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How science startups actually work

It’s tough being an academic these days. Between the tiny number of permanent positions and the systemic exploitation of cheap labour, people are looking for a way out. Students, postdocs, and even PIs are asking themselves: should I join a startup? Should I make my own startup? It sounds seductive—change the world! Make money! Keep […]

Large language models will change science

It takes dedication to keep up with the scientific literature. 2344 papers were accepted at last year’s NeurIPS conference. Who has time to read all of that? It’s difficult to see the forest from the trees as ever more research is published. What if every single one of us had infinite access to world experts […]

What’s the endgame of neuroAI?

This blog post was adapted into an article for a16z’s Future. It’s been 60 years since Hubel and Wiesel first started unlocking the mysteries of the visual system. Proceeding one neuron at a time, they discovered the fundamental building blocks of vision, the simple and complex cells. Yet for a long time, neurons in high-level […]

Unsupervised models of the brain

We’re in a golden age of merging AI and neuroscience. No longer tied to conventional publication venues with year-long turnaround times, our field is moving at record speed. 2021 saw a Cambrian explosion of research into unsupervised learning to explain brain representations, which is teaching us about how the brain might have evolved for sensing. […]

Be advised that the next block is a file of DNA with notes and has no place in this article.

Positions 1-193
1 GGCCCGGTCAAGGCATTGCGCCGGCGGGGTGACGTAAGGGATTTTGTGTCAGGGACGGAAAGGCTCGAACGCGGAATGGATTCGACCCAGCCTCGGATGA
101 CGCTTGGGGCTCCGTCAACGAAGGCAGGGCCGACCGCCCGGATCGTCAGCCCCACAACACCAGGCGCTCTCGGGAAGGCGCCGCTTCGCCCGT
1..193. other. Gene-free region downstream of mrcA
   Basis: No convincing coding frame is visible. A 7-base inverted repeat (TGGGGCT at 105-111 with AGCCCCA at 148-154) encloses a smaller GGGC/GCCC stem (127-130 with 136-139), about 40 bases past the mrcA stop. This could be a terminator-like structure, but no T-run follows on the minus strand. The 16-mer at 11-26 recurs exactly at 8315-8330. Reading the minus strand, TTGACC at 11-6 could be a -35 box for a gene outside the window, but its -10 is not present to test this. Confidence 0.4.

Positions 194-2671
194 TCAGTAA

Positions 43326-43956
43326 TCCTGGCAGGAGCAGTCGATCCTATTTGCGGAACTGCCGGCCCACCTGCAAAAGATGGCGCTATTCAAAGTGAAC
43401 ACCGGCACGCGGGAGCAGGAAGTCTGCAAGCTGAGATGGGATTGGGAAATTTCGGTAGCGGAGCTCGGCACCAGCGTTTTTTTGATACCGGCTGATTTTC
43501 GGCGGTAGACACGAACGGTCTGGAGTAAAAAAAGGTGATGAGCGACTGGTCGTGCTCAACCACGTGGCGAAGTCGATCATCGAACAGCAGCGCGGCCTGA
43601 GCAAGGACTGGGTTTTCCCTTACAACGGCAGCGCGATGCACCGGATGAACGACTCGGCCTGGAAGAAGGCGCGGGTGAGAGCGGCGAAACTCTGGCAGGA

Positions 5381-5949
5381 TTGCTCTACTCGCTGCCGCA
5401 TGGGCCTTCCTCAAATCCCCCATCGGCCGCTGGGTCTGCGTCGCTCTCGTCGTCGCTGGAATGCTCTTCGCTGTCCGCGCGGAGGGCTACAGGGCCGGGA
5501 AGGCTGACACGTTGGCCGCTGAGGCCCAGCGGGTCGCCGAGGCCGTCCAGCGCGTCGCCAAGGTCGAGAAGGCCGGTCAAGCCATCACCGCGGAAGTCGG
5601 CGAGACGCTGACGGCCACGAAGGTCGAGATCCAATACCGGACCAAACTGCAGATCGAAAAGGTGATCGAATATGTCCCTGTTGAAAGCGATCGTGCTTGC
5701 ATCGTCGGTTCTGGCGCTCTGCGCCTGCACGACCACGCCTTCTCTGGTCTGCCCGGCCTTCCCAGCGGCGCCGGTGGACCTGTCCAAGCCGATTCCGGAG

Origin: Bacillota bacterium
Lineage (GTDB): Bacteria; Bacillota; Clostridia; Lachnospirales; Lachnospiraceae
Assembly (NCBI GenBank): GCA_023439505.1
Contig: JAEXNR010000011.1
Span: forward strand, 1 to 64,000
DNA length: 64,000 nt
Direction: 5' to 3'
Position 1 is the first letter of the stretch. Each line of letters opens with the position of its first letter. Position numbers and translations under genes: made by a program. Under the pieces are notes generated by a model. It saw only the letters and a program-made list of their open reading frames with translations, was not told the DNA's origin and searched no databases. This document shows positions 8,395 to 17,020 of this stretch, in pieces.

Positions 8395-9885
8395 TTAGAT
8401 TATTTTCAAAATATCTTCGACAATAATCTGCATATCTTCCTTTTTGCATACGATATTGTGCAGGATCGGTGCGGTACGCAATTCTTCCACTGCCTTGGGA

The Good Research Code Handbook

When I was in grad school, I wrote a lot of code which ended up biting me later. It wasn’t until I got a job as a software engineer at Google that I discovered better ways of organizing code. Writing reusable, easy-to-read code is a core skill to have when you’re spending half of your […]

Dimensionality reduction in neural data analysis

It’s become commonplace to record from hundreds of neurons simultaneously. If past trends extrapolate, we might commonly record 10k neurons by 2030. What are we going to do with all this data? To deal with a 14-dimensional space, visualize a 3D space and say fourteen to yourself very loudly. Everyone does it. Geoffrey Hinton Neural […]

My stack for research ML projects

For the past few months, I’ve been working on a machine learning research project, which I just submitted to NeurIPS [update: it was accepted as a spotlight! Preprint here]. The scale is, all things considered, fairly small: the output limited to one paper and a handful of figures. Yet, I still needed to distribute the […]

Dynamic scientific visualizations in the browser for Python users

Updated September 8th, 2022 with info about gradio, Idyll, pyscript As a scientist, interacting with data allows you to gain new insight into the phenomena you’re studying. If you read the New York Times, the D3 docs or you browse distill, you’ll see impressive browser-based visualizations – interactive storytelling that not only accurately represent data […]

Accelerating progress in brain recording tech

In Stevenson and Kording (2011), the authors estimated that every 7.4 years, the number of neurons we can record with doubles. Think of it as Moore’s law for brain recordings. Since then, Stevenson has updated the estimate, which now stands at 6 years. Could it be that progress itself is accelerating? Matteo Carandini raised a […]

Is early vision like a convolutional neural net?

Early convolutional neural net (CNNs) architectures like the Neocognitron, LeNet and HMAX were inspired by the brain. But how much like the brain are modern CNNs? I made a pretty strong claim on Twitter a few weeks ago that the early visual processing is nothing like a CNN: In typical Twitter fashion, my statement was […]

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